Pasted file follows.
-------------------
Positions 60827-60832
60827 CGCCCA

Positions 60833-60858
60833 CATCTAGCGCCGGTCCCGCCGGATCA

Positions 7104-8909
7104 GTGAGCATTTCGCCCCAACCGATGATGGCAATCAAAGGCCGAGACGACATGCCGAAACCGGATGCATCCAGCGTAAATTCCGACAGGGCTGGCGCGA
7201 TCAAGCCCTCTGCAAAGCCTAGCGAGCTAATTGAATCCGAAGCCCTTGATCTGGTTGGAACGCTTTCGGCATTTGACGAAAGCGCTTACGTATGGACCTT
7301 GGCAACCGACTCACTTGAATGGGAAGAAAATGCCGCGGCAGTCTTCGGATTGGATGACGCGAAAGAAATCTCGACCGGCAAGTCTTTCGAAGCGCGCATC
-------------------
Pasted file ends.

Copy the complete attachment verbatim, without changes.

Positions 60827-60832
60827 CGCCCA

Positions 60833-60858
60833 CATCTAGCGCCGGTCCCGCCGGATCA

Positions 7104-8909
7104 GTGAGCATTTCGCCCCAACCGATGATGGCAATCAAAGGCCGAGACGACATGCCGAAACCGGATGCATCCAGCGTAAATTCCGACAGGGCTGGCGCGA
7201 TCAAGCCCTCTGCAAAGCCTAGCGAGCTAATTGAATCCGAAGCCCTTGATCTGGTTGGAACGCTTTCGGCATTTGACGAAAGCGCTTACGTATGGACCTT
7301 GGCAACCGACTCACTTGAATGGGAAGAAAATGCCGCGGCAGTCTTCGGATTGGATGACGCGAAAGAAATCTCGACCGGCAAGTCTTTCGAAGCGCGCATC